Fortnite should put the actual rap songs behind the dances that make so much money as Emotes. Black creatives created and popularized these dances but never monetized them. Imagine the money people are spending on these Emotes being shared with the artists that made them

— Chance The Rapper (@chancetherapper) July 13, 2018

The stream for Fortnite Summer Skirmish begins at 4pm ET and is embedded below:

Watch live video from Fortnite on www.twitch.tv

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PUBG juggernaut hits 400 million users, and for a limited time, players can get the PC version for $19.99

Posted by | Android, battle royale, bluehole, ceo, computing, epic games, fortnite, Gaming, player, Software, TC | No Comments

Player Unknown’s Battlegrounds, the progenitor and once-reigning champion of last-player-standing battle royale gaming that’s swept the video game world by storm, has hit over 400 million players globally across all platforms.

As a perk and potential sop to bring new players to its personal computing platform, PUBG is offering the full version of its full-throttle game for $19.99 — a 33.33 percent cut from the game’s regular price.

The offer includes classic maps Erangel and Miramar and the all-new Sanhok, launching on June 22, according to a statement from the company.

PUBG has already moved 50 million units of its game across PC and Xbox One consoles and has hit 87 million daily players. Roughly 227 million players engage in PUBG’s particular murder-death-kill competition every month.

“We are genuinely humbled by the ongoing success and growth of PUBG,” said CH Kim, CEO, PUBG Corp. “We are not resting on our laurels though, as we continue to focus on performance and content updates for current players to enjoy, and look to our future as we aspire to deliver the signature PUBG experience to fans worldwide.”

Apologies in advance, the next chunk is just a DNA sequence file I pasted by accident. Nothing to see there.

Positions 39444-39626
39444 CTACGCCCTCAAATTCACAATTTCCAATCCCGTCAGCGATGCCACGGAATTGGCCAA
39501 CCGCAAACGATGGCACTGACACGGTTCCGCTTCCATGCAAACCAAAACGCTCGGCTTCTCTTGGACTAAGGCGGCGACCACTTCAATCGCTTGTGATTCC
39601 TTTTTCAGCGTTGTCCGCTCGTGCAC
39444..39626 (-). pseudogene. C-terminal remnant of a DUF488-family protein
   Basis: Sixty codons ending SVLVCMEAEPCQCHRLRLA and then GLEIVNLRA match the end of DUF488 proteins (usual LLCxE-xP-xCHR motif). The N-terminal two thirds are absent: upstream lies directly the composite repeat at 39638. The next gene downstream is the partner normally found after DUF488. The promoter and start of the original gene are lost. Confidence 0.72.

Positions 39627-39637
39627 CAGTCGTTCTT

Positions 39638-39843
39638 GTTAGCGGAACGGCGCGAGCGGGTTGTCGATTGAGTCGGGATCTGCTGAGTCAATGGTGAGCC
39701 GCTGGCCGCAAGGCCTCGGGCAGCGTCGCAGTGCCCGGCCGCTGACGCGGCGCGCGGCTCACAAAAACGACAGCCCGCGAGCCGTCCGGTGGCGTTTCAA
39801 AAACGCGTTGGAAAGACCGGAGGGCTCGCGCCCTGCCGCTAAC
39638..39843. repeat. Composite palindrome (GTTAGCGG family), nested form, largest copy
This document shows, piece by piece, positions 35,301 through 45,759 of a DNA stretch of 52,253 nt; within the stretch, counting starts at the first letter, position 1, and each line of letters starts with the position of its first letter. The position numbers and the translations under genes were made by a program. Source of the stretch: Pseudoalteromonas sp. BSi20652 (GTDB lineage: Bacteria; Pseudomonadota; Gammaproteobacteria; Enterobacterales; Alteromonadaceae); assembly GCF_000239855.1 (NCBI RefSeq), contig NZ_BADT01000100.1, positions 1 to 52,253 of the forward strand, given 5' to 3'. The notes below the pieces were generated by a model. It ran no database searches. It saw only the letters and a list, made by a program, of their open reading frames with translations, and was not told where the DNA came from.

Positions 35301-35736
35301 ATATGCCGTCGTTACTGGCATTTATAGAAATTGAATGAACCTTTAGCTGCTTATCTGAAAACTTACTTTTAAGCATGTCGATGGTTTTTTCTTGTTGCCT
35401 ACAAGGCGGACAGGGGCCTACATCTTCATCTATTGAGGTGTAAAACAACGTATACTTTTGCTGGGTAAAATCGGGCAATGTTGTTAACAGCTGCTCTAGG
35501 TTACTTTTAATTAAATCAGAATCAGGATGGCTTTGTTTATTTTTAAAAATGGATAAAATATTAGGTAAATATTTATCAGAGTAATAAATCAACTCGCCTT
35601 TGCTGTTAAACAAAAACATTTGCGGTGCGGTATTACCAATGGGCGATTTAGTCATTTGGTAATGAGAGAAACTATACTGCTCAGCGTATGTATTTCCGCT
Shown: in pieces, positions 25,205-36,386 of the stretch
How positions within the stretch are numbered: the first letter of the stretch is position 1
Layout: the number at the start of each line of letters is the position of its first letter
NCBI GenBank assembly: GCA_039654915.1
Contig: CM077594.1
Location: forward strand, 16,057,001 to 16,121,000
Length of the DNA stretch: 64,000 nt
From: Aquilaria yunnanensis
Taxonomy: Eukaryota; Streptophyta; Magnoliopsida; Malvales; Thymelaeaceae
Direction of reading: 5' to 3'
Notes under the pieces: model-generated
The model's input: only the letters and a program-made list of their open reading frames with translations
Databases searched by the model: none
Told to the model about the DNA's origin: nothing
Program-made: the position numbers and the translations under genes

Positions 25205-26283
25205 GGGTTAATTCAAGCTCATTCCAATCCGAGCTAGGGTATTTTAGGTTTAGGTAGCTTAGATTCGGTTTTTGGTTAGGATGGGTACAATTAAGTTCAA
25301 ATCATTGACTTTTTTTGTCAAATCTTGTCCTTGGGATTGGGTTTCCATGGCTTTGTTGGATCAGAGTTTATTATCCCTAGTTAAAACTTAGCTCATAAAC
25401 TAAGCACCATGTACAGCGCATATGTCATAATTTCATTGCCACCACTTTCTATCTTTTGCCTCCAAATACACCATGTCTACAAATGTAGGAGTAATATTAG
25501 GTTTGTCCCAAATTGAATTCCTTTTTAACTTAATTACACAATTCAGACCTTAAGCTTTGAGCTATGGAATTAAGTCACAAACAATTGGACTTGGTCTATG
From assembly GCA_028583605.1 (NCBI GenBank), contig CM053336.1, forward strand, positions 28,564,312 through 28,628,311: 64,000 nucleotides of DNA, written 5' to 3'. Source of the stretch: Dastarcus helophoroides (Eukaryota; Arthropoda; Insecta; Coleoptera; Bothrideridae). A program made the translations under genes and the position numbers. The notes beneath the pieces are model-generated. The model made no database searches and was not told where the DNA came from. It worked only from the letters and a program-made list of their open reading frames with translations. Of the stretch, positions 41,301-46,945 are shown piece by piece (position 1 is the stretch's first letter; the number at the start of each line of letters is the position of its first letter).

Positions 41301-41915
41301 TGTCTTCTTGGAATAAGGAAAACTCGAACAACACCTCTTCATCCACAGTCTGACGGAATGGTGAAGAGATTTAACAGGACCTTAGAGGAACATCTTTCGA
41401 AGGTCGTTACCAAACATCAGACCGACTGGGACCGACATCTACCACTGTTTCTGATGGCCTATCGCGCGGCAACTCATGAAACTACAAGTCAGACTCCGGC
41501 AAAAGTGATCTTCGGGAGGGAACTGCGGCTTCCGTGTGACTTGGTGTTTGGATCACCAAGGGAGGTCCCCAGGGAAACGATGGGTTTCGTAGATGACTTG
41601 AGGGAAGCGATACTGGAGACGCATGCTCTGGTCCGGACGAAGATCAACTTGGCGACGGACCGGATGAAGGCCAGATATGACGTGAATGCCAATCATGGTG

While PUBG’s rise has been swift, hitting the 400 million figure in a little over six months since its worldwide release (and over 15 months since its early access release), the game’s publisher has been beset with competitors nipping at its heels.

Already, the game has been toppled from the top slot by the new player on the battle royale block — Fortnite.

In April alone, Fortnite pulled in $296 million for its own last-avatar-standing game — and the game’s popularity likely will only grow once the title takes its bow on the Android gaming platform later this month.

PUBG, the company, and its parent company, Bluehole, aren’t taking the competition lying down. They’ve taken Fortnite’s creators to court, filing a suit against Epic Games over copyright infringement concerns. As we reported earlier, the South Korean suit, noted by The Korea Times, takes particular issue with Fortnite’s battle royale mode.

PUBG leadership declined to comment on the lawsuit.

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Reflections on E3 2018

Posted by | e3 2018, epic games, Gaming, Microsoft, Nintendo, nvidia, Sony, xbox | No Comments

After taking a year off, I returned to E3 this week. It’s always a fun show, in spite of the fact that the show floor has come to rival Comic-Con in terms of the mass of people the show’s organizers are able to cram into the aisles of the convention center floor.

We’ve been filing stories all week, but here is a very much incomplete collection of my thoughts on this year’s show.

Zombies are still very much a thing

I’d have thought we’d have hit peak zombie years ago, but here we are, zombies everywhere. That includes the LA Convention Center lobby, which was swarming with actors decked out as the undead. There’s something fundamentally disturbing about watching gamers get pictures taken with fake, bloody corpses. Or maybe it’s just the perfect allegory for our time.

Nintendo’s back

A slight adjustment in approach certainly played a role, as the company has embraced mobile gaming. But the key to Nintendo’s return was a refocus on what it does best: offering an innovative experience with familiar IP. Oh, and the GameCube controller Smash Bros. compatibility was a brilliant bit of fan service, even by Nintendo’s standards.

Quantity versus quality?